Object Origins

postcard stacked3Damia Smith has long been fascinated with interactions between humans and their world, and has often worked with themes of empathy. Her current project, The Weight of an Object, encourages a similar consideration of how our purchasing decisions impact other humans, as well as environments through out the world.

When speaking about themes in her practice Smith said she wants to be “making people aware of how others experience life”. The Weight of an Object brings awareness to the impact everyday objects can have. What materials go into making them, where did those materials come from, who made them, and how could having those answers change your buying habits? Would they change?

As a maker Smith is not only very conscientious about where her own materials come from but also sources the other objects in her world and considers the ethics that go along with them.



object sourceThe source/history of common material objects is something that is often unknown to us – perhaps because we ourselves do not consider it or because the companies are not forthcoming about their manufacturing processes. In her project, Smith will be looking at three specific objects: an iPhone, TOM’s shoes, and a KU t-shirt, all the kind of purchases that are well integrated in our daily lives. She has conducted meticulous research concerning where these objects come from and how they are made.

Participation is essential to Smith’s project. She is manifesting how the objects she has chosen have a “metaphorical weight” by attaching a large physical burden (plexi structure) to each one. Smith hopes the ethical weight accompanying each object will become tangible through the interaction of people who will pull on the consumer items and discover that the entire structure comes along too.

The structure itself is constructed of Plexiglas on which Smith will sketch diagrams, charts, pathways, and arrows, creating a map of how the raw materials are transformed into the final object that the consumer purchases.

She chose Plexiglas not only because it made sense for a piece that would be outside, pulled on etc. but also because of its transparency – another metaphorical detail. All of Smith’s research is documented and cited, and she can tell you the source of every fact she is including in this project. She is also urging transparency surrounding the products she is investigating: Are the companies clear about all their processes or are they hiding something from consumers?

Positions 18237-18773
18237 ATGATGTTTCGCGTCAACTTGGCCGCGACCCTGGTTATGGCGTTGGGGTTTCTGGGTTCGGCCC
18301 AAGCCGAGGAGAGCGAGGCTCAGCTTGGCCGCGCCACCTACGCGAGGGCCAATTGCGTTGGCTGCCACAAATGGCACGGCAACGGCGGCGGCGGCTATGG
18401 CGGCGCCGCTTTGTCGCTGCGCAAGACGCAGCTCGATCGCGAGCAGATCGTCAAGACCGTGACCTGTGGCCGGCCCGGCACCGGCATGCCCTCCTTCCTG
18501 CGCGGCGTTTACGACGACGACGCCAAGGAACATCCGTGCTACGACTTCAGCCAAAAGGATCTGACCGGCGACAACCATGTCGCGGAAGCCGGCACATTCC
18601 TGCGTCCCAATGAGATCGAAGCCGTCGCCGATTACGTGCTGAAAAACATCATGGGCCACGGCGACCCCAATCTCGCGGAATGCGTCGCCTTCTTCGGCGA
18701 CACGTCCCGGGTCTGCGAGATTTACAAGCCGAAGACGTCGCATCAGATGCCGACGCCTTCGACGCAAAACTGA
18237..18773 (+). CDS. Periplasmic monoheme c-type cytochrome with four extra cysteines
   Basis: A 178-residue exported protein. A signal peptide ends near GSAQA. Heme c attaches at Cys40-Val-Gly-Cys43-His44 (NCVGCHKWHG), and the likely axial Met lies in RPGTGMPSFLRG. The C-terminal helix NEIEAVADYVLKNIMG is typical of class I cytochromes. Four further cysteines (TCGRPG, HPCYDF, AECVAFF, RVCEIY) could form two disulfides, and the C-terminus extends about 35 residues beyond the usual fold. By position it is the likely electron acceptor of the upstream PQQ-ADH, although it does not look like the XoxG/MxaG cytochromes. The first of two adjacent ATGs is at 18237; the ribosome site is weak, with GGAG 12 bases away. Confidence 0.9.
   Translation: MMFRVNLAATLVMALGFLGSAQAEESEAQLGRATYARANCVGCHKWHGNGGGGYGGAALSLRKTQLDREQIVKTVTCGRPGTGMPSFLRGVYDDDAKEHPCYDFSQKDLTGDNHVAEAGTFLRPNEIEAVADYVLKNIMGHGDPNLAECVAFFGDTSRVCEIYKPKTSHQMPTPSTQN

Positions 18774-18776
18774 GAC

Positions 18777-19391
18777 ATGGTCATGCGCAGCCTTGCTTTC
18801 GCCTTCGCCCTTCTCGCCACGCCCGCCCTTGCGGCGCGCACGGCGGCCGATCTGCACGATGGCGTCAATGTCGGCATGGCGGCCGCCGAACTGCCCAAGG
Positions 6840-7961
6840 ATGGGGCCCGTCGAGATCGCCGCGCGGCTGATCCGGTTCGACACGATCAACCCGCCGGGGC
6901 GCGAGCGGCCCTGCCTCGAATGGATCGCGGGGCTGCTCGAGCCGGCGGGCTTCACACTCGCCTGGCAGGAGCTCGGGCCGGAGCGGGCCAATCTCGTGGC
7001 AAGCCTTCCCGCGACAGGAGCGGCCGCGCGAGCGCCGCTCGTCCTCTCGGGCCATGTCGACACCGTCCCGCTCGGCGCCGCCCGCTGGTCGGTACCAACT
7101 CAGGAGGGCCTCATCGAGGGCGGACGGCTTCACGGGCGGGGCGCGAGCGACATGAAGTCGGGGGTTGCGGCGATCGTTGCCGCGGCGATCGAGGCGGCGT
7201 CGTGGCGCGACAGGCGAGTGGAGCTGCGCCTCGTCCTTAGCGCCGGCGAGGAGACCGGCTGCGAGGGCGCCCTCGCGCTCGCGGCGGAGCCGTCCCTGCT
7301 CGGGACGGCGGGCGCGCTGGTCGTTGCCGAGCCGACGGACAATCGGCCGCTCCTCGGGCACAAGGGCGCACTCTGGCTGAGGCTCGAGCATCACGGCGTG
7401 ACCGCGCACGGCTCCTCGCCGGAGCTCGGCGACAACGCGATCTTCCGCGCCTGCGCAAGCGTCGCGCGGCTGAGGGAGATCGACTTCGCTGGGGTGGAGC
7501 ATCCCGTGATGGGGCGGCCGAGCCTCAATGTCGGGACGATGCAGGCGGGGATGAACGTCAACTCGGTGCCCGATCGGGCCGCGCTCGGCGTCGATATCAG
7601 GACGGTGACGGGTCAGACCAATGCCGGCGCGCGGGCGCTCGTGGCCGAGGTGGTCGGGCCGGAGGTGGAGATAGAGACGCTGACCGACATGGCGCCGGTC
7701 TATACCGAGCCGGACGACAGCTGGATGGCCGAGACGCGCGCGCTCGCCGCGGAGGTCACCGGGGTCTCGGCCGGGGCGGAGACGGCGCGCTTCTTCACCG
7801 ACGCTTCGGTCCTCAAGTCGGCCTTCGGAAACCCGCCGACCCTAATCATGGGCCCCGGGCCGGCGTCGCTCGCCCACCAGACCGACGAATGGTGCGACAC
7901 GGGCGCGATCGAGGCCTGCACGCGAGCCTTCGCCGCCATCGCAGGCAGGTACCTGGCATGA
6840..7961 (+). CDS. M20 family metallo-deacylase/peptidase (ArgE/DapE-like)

attching wheelsThe Plexi structure will also showcase a short video from the interviews that Smith conducted on Massachusetts Street in Lawrence. The artist asked various people questions to gauge their knowledge-base concerning where objects came from and how they were made, then gave them some information regarding these products and recorded their reactions.

Something Smith learned from her interviews was that “people often have no idea! They don’t think about where things come from, which is interesting and upsetting at the same time.” These findings only prove how informative The Weight of an Object will be. In a simple but powerful way Damia Smith’s research and passionate advocacy will encourage consumers to further question their favorite possessions.



Damia SmithSmith will be inviting the public to interact with her structure from 1pm – 5pm on three different days at 900 Massachusetts Street in Lawrence, KS. The focus for each day will be: an iPhone April 11th, TOM’S shoes April 25th, and a KU t-shirt May 9th. In addition to the public interactions Smith will also be giving a lecture on April 21st at 7:00pm at The Commons at Spooner Hall (1340 Jayhawk Blvd. Lawrence, KS).


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